Ed Schafer is the new U.S. Secretary of Agriculture.
On Monday, after the Senate unanimously confirmed the former North Dakota governor to his new post, Schafer took the oath of office in Vice President Dick Cheney's office. He then attended President Bush's State of the Union speech as a member of Bush's Cabinet.
Schafer's quick and controversy-free move to USDA's head comes after Mike Johanns resigned the post last September. Johanns plans to run for the Nebraska seat of retiring Sen. Chuck Hagel.
In a statement, Bush said Schafer “distinguished himself as an executive with a proven record of results…
“He will work with the Congress to pass a responsible farm bill that will provide a safety net for farmers and protect our lands and the environment, while at the same time ensuring federal tax dollars are spent wisely.”
Schafer moves to the USDA at a time when Congress and the Bush administration remain at odds over a new farm bill. House and Senate versions of the farm bill have passed and are awaiting a conference to reconcile. However, the White House is threatening a veto, objects to Congress' funding proposals for the farm bill and wants to prohibit subsidies for farmers whose income tops $200,000 annually.
Those looking for a sign that the White House might soften its position in the farm bill fracas found nothing promising in Bush's latest State of the Union address. Instead, Bush maintained his tough line against any new taxes and, in a move sure to concern U.S. farming organizations, urged Congress to “support an innovative proposal to provide food assistance by purchasing crops directly from farmers in the developing world, so we can build up local agriculture and help break the cycle of famine.”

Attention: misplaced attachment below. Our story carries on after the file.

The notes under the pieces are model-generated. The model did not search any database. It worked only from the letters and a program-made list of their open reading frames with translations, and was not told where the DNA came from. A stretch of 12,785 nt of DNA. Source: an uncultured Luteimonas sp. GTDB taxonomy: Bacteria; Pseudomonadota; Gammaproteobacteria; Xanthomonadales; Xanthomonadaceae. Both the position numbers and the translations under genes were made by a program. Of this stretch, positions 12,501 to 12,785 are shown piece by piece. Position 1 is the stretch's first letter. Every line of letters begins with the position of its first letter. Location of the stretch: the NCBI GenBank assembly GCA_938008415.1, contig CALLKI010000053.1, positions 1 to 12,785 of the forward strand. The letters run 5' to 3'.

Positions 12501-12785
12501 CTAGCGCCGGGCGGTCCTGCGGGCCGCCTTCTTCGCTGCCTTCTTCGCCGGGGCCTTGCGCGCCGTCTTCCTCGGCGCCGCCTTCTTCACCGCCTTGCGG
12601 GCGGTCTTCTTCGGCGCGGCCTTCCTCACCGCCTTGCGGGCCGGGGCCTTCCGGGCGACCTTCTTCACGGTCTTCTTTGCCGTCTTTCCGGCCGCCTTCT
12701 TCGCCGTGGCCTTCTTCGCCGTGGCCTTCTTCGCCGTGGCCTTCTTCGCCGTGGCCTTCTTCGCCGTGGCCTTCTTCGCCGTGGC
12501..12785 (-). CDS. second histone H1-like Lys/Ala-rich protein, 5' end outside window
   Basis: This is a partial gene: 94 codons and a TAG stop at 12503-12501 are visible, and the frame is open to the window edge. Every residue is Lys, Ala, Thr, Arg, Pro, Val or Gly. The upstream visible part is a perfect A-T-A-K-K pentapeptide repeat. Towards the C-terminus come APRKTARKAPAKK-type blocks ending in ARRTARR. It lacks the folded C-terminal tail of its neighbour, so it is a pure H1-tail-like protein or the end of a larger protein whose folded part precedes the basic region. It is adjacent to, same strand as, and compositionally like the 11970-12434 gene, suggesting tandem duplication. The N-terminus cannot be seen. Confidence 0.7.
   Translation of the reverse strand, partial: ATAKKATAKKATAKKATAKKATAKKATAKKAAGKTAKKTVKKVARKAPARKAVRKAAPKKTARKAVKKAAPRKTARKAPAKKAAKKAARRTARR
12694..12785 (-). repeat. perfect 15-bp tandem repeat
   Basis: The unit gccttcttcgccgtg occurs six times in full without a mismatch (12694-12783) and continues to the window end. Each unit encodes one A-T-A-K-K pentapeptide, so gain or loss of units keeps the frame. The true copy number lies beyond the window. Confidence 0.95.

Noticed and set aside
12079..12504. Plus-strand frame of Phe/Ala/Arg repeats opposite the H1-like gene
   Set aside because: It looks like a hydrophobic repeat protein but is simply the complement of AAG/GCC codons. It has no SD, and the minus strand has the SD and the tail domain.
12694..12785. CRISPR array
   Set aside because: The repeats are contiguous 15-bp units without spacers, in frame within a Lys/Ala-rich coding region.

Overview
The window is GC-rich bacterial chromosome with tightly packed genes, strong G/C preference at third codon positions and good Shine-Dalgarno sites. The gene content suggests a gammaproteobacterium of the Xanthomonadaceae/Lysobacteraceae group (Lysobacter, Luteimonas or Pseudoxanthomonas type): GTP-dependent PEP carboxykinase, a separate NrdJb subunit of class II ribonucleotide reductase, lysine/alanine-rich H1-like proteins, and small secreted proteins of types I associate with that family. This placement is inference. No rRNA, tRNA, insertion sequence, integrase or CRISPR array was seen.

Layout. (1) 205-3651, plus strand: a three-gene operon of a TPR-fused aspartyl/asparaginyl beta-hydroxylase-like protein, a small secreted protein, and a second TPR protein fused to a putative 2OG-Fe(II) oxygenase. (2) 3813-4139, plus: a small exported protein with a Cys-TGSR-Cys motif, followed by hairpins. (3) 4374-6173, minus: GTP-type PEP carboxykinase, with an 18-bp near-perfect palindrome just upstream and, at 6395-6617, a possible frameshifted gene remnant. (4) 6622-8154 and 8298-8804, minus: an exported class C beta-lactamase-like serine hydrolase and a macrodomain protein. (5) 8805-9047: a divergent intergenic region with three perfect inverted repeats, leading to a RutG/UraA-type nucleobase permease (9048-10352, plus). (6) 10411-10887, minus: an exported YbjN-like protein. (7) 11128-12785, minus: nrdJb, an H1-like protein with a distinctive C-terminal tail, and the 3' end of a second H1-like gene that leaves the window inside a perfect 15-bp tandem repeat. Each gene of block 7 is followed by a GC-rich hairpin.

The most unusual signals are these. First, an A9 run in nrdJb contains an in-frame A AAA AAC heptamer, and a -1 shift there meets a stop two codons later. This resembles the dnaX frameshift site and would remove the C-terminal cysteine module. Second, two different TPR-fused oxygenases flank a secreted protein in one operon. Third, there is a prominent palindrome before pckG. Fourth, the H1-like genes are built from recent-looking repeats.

Among those offering congratulations to Schafer was Bob Stallman, head of American Farm Bureau Federation. “Secretary Schafer's extensive experience with agriculture during his two terms as governor of North Dakota should benefit all Americans as he assumes oversight of crucial farm, food and conservation programs,” said Stallman.
“Secretary Schafer's experience with grain and livestock import issues and his understanding of the importance of home-grown fuels such as biodiesel and ethanol, are among his many strengths. As trade negotiations on farm goods continue, we offer our support for his efforts to open important new markets.
“As the opportunity arises, we will offer Secretary Schafer insights on the new farm bill from our farmer and rancher members who work on the land to provide food, fiber and fuel for our nation.”
Sen. Tom Harkin, Senate Agriculture Committee chairman, is optimistic Schafer can help resolve the farm bill impasse. “It is critical that USDA work with Congress to overcome the challenges in completing a new farm bill for the department to implement. Gov. Schafer's leadership can help make this new farm bill a reality.”